It’s true: There’s a single sentence that can improve every short story you write. It will make your story more focused, readable, and enjoyable. Yet surprisingly, this powerful sentence won’t be found in the actual story! This particular sentence is for your eyes only and acts like a road map while you’re writing. Writer’s Relief offers you tips and advice on how to write the one sentence that improves every short story.
How To Write The One Sentence That Improves Every Short Story
You’ve collected your short story’s main plot point and characters, and have a general idea of the story arc. It’s time to write! But before you begin to put the pieces together, you’ll need to compose your short story’s most important sentence—a summary sentence that will guide you as you write.
This sentence for your short story will be similar to the logline screenwriters create. A logline is a one-sentence summary that includes details such as who the main character is, what the setup will be, what the conflict will be, and who (or what) the antagonist will be. Try to stick to twenty-five words or fewer. Here are two examples of how you might write your summary sentence:
It took a deadly tornado strike for Steve to realize how much he loved his wife, but now she’s missing.
The jester overhears the duke’s plot to kill the king and has only minutes to secretly foil the plan.
As you’re writing your short story, be sure to regularly refer to the summary sentence you created. Have you drifted away from the main action? Are you adding unnecessary details that don’t move the story forward? Has an important character been pushed to the sidelines? By checking your summary sentence, you’ll be able to stay on the right track.
You can use the same elements found in loglines to create your short story summary sentence:
Protagonist: You can use a person’s name (since this is for your reference, and you know who you’re writing about) or a character type like marine biologist, detective, single parent, awkward teenager, and such. This character will be the lens you use to see how the story plays out.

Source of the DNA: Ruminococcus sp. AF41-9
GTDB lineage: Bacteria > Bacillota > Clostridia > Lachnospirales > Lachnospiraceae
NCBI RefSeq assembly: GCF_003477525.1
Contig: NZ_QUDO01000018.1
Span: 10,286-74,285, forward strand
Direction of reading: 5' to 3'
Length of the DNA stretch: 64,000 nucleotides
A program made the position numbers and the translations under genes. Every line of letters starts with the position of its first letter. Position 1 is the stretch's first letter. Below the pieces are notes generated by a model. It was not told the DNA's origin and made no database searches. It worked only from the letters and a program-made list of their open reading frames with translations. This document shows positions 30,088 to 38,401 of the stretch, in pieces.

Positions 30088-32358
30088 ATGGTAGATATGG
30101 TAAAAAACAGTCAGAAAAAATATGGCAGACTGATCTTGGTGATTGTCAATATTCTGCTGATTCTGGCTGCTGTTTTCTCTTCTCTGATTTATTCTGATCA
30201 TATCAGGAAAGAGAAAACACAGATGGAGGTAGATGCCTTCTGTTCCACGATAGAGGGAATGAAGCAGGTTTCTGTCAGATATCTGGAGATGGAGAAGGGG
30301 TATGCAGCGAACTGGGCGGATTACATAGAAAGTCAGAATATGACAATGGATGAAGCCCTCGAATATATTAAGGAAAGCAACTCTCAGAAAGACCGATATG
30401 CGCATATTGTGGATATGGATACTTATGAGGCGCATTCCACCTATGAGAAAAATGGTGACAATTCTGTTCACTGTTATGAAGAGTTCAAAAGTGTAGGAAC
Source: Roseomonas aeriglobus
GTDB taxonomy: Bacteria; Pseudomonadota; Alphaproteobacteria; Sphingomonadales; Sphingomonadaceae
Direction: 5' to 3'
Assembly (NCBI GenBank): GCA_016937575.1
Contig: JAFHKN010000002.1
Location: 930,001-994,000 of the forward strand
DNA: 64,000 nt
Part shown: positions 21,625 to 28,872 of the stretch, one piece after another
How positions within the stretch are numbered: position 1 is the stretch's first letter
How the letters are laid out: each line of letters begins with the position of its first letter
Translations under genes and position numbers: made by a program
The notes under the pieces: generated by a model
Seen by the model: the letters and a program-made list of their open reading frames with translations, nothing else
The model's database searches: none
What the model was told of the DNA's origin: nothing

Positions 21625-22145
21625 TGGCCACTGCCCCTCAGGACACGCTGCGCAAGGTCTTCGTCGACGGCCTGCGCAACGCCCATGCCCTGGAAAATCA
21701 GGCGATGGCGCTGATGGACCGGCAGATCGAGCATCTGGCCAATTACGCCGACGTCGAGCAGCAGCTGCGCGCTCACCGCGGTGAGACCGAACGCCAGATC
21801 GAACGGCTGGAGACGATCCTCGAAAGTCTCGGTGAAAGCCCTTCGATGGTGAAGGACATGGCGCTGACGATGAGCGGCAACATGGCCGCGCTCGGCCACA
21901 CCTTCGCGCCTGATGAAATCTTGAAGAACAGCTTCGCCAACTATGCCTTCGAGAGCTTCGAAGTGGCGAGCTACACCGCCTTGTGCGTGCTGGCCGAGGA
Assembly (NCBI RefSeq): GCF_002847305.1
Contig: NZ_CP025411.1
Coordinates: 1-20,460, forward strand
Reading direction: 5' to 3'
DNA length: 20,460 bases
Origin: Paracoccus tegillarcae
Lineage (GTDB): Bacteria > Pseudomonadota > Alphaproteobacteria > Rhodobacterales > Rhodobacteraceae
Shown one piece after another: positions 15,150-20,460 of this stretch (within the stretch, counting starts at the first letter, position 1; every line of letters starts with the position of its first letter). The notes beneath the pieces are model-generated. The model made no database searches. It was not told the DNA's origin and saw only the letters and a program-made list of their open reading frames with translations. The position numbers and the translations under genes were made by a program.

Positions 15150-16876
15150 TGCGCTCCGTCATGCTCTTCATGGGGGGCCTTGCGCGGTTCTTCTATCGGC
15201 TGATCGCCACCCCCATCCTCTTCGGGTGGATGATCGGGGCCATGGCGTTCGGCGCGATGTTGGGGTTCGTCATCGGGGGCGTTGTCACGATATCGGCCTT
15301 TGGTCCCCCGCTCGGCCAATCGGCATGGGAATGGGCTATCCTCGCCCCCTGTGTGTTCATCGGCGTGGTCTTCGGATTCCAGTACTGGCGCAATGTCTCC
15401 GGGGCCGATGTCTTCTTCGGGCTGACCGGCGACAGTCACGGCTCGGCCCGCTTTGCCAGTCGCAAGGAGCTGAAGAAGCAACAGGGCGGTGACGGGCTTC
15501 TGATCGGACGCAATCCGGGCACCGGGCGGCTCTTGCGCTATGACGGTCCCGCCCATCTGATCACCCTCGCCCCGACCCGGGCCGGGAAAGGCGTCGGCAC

Inciting Incident: What changes the status quo for your character? Has a long-forgotten debt from the past suddenly come due? Or perhaps a letter has arrived in the mail. What occurs to make the story move forward?
Action: How is your character responding to the situation: fight, flight, or frozen with indecision? By performing one last heist, or reuniting with long-lost family? Whatever it is, it’s important that you describe the situation with evocative, active language. You don’t want your character passive; they should be the one doing all the fun stuff!
Conflict/Antagonist: Whether it’s a rival or a dark family secret, something is going to make your protagonist’s journey a bumpy one. This could be a person, a setting, or even a time limit. The conflict raises the stakes that have already been established.
Once you’ve successfully created your one-sentence summary, you can begin writing your short story. The result will be a short story that’s focused, intriguing, and keeps your readers engaged. You’ll also find it’s easier to stay within the publishing industry’s preferred word count of 3,500 words or fewer, since you’re less likely to wander off from the main plot or action.
When your short story is proofread, polished, and ready to submit to literary journals, here’s the next most important sentence you need to know: Writer’s Relief can help you target the best publishing opportunities and boost your odds of getting an acceptance! Learn more about our services, and submit your work to our Review Board today!
Question: What would be a one-sentence summary of your latest short story?